“E oni wale no ‘oukou i ku‘u pono ‘a‘ole e pau.”
“Endless is the good that I have given you to enjoy.”
Don Francisco de Paula Marin made numerous notations in his diary from 1818 to 1825 of the epidemics of colds and flu among the Hawaiians and reported, ‘many people died.’ (Van Dyke) Both Kamehameha and Ka’ahumanu may have come down with it. (Parker)
It was Kamehameha’s intention to remain on O‘ahu until his death, but he became suspicious of conspiracies among the younger chiefs. Even if they were sons of his old advisors, and they took the place of their fathers on the council, he was not confident in their loyalty.
They were gaining more and more agricultural land and followers in the districts allotted them. Trading with the foreigners also increased their personal arsenals. This power shifting alarmed the great chief and so in the year 1812 he decided to move his capitol back to Kona with him.
Kamehameha required all weapons to be placed on his own western vessel, the Keoua (formerly the Fair American) for transport to Hawaii Island. The chiefs were allowed two attendants each and were told to follow his vessel in separate vessels. (Parker)
“The view of the king’s camp was concealed only by a narrow tongue of land, consisting of naked rocks, but when we had sailed round we were surprised at the sight of the most beautiful landscape.”
“We found ourselves in a small sandy bay of the smoothest water, protected against the waves of the sea; on the bank was a pleasant wood of palm-trees, under whose shade were built several straw houses …”
“… to the right, between the green leaves of the banana-trees, peeped two snow-white houses, built of stone after the European fashion, on which account this place has the mixed appearance of a European and Owhyee village”.
“(T)o the left, close to the water, on an artificial elevation, stood the morai (heiau) of the king, surrounded by large wooden statues of his gods, representing caricatures of the human figure.” (Kotzebue, visiting in 1816)
‘I‘i describes that the “King erected three houses thatched with dried ti leaves,” a sleeping house (hale moe) and separate men’s (hale mua) and women’s (hale ‘āina) eating houses.”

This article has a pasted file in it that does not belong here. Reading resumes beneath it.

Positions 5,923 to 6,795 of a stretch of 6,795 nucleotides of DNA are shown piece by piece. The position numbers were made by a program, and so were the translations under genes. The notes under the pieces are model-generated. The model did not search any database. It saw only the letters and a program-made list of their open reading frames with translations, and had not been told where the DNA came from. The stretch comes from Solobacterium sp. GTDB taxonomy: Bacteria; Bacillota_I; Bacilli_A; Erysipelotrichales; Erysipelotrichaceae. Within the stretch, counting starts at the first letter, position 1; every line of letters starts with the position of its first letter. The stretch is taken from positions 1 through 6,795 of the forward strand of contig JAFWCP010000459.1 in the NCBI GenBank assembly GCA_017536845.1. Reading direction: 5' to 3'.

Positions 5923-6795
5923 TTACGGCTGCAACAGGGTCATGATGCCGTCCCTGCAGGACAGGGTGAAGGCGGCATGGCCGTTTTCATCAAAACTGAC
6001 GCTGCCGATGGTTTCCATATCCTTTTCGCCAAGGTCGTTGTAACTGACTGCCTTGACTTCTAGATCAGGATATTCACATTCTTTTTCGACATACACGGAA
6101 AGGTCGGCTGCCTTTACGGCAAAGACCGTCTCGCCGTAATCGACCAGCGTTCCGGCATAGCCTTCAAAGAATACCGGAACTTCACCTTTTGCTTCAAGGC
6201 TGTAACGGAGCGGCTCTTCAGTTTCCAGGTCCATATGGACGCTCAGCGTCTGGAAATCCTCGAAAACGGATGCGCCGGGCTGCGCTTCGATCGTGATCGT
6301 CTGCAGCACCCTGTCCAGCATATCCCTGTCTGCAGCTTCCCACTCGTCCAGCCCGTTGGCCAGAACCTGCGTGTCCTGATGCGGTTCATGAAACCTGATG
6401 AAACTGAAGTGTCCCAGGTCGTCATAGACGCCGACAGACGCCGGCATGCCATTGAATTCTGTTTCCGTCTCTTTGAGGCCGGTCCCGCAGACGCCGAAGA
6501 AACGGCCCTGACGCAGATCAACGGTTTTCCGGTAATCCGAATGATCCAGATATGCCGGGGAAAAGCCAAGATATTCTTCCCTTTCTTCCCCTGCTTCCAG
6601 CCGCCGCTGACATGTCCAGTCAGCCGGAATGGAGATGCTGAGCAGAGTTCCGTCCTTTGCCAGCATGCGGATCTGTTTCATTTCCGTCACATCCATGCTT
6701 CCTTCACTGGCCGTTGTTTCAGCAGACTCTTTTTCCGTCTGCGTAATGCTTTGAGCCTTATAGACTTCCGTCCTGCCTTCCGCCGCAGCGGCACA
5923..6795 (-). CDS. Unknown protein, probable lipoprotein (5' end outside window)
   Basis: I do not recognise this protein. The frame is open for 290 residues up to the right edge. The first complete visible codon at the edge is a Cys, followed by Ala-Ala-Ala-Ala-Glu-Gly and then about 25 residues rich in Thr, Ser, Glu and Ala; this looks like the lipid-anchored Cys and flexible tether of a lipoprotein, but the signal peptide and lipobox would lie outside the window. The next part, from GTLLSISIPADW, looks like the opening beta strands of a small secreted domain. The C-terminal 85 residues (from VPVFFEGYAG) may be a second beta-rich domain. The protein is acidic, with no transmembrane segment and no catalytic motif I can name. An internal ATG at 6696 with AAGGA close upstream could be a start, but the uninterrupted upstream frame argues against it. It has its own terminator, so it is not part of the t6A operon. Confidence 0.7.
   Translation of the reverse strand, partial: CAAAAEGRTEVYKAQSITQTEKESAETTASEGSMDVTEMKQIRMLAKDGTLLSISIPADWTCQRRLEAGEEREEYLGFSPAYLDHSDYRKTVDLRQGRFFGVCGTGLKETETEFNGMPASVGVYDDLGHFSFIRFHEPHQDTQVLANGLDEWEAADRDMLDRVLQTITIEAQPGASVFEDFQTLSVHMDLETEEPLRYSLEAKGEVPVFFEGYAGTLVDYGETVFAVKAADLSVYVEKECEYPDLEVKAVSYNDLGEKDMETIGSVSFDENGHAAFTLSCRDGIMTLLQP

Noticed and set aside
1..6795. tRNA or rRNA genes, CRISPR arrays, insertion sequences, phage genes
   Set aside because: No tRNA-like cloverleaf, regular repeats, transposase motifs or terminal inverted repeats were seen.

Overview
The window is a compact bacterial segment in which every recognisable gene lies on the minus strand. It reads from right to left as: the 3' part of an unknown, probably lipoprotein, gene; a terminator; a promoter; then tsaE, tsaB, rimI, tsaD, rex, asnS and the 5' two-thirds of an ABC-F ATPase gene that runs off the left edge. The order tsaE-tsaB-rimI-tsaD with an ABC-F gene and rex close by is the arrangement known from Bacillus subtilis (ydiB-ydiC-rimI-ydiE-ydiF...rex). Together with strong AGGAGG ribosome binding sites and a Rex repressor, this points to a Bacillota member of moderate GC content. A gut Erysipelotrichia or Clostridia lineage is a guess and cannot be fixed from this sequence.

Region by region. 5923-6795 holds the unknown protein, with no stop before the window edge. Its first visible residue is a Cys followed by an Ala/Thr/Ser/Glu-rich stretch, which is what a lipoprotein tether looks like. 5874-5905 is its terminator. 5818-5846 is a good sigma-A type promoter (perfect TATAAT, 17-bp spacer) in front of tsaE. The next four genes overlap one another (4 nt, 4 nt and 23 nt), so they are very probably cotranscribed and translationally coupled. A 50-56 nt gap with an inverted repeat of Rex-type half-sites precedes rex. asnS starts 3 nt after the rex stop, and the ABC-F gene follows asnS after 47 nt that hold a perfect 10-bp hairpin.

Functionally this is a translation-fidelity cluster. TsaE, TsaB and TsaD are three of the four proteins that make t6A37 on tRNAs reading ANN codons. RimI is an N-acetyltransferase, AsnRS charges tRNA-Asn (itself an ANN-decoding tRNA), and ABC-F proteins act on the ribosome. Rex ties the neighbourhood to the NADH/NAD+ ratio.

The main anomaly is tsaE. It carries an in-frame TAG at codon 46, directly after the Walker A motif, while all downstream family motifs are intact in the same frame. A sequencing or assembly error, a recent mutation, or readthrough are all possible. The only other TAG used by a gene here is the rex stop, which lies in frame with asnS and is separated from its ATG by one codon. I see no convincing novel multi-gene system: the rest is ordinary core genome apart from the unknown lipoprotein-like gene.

Kamehameha first moved into the former residence of Keawe a Mahi. He then built another house on the seaward side of that residence, that was referred to as hale nana mahina ‘ai.
This house was built high on stones and faced directly upland toward the planting fields of Kūāhewa. Like an observation post this house afforded a view of the farm lands and was also a good vantage point to see canoes coming from South Kona and from the Kailua vicinity. (Rechtman)
Fishing was the occupation of Kamehameha’s old age at Kailua. He would often go out with his fishermen and when there had been a great catch of aku or ‘ahi he would give it away to the chiefs and people, the cultivators and canoe makers. (Kamakau)
At the onset of his illness, Kamehameha was treated by his kahuna. When the illness would not yield to their treatment, a ship was sent to Honolulu for Marin, a Spaniard who had no formal medical training, but had some basic Western medical knowledge.
Marin, noted in his diary, April 15, that a ship arrived at Honolulu that day from Hawaii seeking him ‘to cure the king;’ Marin reached Kailua four days later and stayed there until after the death of the king; his services proved ineffectual. (Kuykendall)
During Kamehamehaʻs illness the kahuna had suggested human sacrifices to appease, or pacify, the gods so that they might prolong Kamehamehaʻs life. To this Kamehameha said, “No! The men are kapu [sacred] for the king!” By king he meant his son and heir, Liholiho. (Williams)
About ten o’clock he took a mouthful of food and a swallow of water. Ka-iki-o-‘ewa then asked him for a last word, saying. “We are all here, your younger brothers, your chiefs, your foreigner (Young.) Give us a word.”
“For what purpose?’ asked the chief. “As a saying for us” (I hua na makou.) “E oni wale no ‘oukou i ku‘u pono ‘a‘ole e pau (Endless is the good that I have given you to enjoy.”)
Nearby, crouched sadly in silence, were John Young, his friend for almost thirty years; High Chief Hoapili; High Chief Kalanimōku; Queen Ka‘ahumanu; the heir Liholiho and others close to the king. Hours later, at two o’clock on the morning of May 8, 1819, Kamehameha passed away at Kamakahonu, Kailua-Kona. (Williams)
Fourteen years Kamehameha fought to unite the islands and he ruled twenty-three years. When he died his body was still strong. his eyes were not dimmed, his head unbowed, nor did he lean upon a cane; it was only by his gray hair that one could tell his age. (Kamakau)
The period of mourning began in Kailua-Kona. It lasted about ten days and was called kūmākena (‘to mourn loudly for the dead.’) When the people learned that Kamehameha I was dead, many fell to their knees, crying and wailing. They became hysterical and expressed their grief in painful ways.
The kapu was not enforced at this time so there was not only sadness and grief but disorder and confusion, as well. The kapu normally governed what the people could and could not do. (Williams)
Immediately after the death of the Kamehameha, his son Liholiho, heir to the throne, went away with his personal attendants to Kawaihae, Kohala, where he remained until Kailua, defiled by death, had been purified. After about a week, he returned for the purpose of being proclaimed king. (Kuykendall) (Image by Brook Parker.)